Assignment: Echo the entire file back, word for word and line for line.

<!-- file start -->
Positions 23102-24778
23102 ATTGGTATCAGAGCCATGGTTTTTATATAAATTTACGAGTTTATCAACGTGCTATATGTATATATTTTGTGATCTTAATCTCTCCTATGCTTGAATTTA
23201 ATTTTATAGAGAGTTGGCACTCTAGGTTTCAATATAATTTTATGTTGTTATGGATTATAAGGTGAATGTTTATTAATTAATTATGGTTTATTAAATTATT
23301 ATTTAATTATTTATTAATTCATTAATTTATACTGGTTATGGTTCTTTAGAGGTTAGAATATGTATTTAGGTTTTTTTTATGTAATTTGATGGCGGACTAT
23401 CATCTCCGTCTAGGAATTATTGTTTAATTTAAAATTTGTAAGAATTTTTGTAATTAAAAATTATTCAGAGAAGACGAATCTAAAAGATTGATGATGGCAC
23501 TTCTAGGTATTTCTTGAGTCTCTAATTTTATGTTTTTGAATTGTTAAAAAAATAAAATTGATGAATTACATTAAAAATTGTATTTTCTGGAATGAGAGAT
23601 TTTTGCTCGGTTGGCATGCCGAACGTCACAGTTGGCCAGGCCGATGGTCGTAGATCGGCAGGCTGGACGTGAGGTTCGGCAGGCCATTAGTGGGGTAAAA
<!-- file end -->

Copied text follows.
Positions 23102-24778
23102 ATTGGTATCAGAGCCATGGTTTTTATATAAATTTACGAGTTTATCAACGTGCTATATGTATATATTTTGTGATCTTAATCTCTCCTATGCTTGAATTTA
23201 ATTTTATAGAGAGTTGGCACTCTAGGTTTCAATATAATTTTATGTTGTTATGGATTATAAGGTGAATGTTTATTAATTAATTATGGTTTATTAAATTATT
23301 ATTTAATTATTTATTAATTCATTAATTTATACTGGTTATGGTTCTTTAGAGGTTAGAATATGTATTTAGGTTTTTTTTATGTAATTTGATGGCGGACTAT
23401 CATCTCCGTCTAGGAATTATTGTTTAATTTAAAATTTGTAAGAATTTTTGTAATTAAAAATTATTCAGAGAAGACGAATCTAAAAGATTGATGATGGCAC
23501 TTCTAGGTATTTCTTGAGTCTCTAATTTTATGTTTTTGAATTGTTAAAAAAATAAAATTGATGAATTACATTAAAAATTGTATTTTCTGGAATGAGAGAT
23601 TTTTGCTCGGTTGGCATGCCGAACGTCACAGTTGGCCAGGCCGATGGTCGTAGATCGGCAGGCTGGACGTGAGGTTCGGCAGGCCATTAGTGGGGTAAAA